Antelope Audio comes out swinging with two new additions to its Synergy Core line-up – the Axino USB modeling microphone and Zen Q Thunderbolt™ 3 interface. What the two have in common is Antelope’s high-quality audio conversion, 64-bit digital clocking, and FPGA + DSP low-latency effects processing. Let’s see what Antelope has been up to…
Axino Synergy Core USB modeling microphone with integrated effects
The Axino mic is a single-diaphragm cardioid condenser borrowing Antelope’s discrete preamp design, 192kHz AD/DA conversion with 64-bit clocking and 124dB dynamic range, as well as Synergy Core effects processing. It seems to do a lot of what the manufacturer’s audio interfaces can in the form of a USB microphone, making it quite an upgrade from any USD 99 to USD 199 USB mic out there.
Antelope bundles the Axino Synergy Core with 10 of its analog effects emulations to get the point across, including recreations of Neve, UREI, and Teletronix classics. With up to 12 effects instances per session, you can put together a tight vocal or instrument recording chain with just the mic into your computer. Furthermore, a catalog of 18 microphone emulations lets you add a bit of vintage microphone coloring. All that is running on the FPGA + DSP processors in the microphone, which is an impressive feat.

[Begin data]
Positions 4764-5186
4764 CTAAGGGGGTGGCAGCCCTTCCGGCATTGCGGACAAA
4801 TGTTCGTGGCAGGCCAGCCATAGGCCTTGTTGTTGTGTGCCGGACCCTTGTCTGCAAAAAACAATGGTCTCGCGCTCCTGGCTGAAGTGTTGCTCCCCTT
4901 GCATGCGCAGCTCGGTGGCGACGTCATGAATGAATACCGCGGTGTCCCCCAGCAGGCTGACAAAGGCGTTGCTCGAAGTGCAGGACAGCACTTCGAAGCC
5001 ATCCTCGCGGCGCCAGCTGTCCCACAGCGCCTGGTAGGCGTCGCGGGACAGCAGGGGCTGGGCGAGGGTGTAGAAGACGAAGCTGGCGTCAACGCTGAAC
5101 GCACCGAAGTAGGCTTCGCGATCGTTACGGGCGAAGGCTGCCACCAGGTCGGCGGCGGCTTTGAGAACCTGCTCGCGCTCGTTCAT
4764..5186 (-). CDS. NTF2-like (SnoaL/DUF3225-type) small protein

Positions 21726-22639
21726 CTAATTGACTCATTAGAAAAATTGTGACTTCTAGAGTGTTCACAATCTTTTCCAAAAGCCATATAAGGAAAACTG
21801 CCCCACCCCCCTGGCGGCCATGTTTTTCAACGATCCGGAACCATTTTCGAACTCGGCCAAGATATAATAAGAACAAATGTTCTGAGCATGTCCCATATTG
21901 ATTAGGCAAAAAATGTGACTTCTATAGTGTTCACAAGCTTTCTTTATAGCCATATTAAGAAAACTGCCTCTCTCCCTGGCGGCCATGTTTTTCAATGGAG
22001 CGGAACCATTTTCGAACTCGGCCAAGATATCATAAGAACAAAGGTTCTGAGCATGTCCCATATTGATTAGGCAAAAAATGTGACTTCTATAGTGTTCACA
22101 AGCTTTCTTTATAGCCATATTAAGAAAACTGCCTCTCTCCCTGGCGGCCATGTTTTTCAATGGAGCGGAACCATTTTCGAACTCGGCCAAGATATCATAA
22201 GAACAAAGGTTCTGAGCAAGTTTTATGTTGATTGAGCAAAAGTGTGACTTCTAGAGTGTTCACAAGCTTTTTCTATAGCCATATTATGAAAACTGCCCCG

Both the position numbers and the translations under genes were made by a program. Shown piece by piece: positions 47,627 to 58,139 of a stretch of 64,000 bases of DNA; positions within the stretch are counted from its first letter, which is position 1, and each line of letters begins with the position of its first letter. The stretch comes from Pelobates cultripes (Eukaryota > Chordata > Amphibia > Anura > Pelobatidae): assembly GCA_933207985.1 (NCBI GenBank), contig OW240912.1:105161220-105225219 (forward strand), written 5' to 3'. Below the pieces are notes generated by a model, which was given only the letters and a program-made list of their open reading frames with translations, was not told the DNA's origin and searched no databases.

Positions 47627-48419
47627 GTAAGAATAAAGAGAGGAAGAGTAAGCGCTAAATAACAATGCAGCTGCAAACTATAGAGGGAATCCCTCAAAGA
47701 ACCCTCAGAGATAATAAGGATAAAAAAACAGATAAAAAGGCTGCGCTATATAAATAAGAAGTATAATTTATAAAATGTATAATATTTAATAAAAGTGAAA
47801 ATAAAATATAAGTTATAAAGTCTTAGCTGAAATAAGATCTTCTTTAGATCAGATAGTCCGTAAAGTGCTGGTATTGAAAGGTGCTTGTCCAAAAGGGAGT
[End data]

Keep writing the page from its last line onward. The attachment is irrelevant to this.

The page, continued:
At USD 399, the Axino Synergy Core may be too much for most podcasters and bedroom recordists in terms of both price and features. Intermediate to advanced recordists and producers with the budget to spare ought to recognize the very good value offered by the Axino. While USB microphone manufacturers seem to be caught in a price race to the bottom, Antelope makes an example of USB mics’ potential as viable studio gear.
Zen Q Synergy Core Thunderbolt™ 3 desktop interface
Hot on the heels of the Zen Go Synergy Core interface comes the Zen Q, a studio-oriented unit which exchanges the dual USB ports for Thunderbolt™ 3 and adds ADAT expansion alongside line and instrument connections. It still offers the dual headphone outputs, dual mic/combo inputs, and S/PDIF I/O from the Zen Go. Conversion tops out at 192kHz with a healthy 127dB of headroom.
At EUR 888, the Zen Q is no value proposition, but it does fine as an interface that’s smaller and more affordable than the EUR 1085 Discrete 4 Synergy Core while keeping Antelope’s core features and audio quality.
Both units are available for pre-order now from Antelope dealers such as Thomann, and scheduled for shipping in the weeks ahead.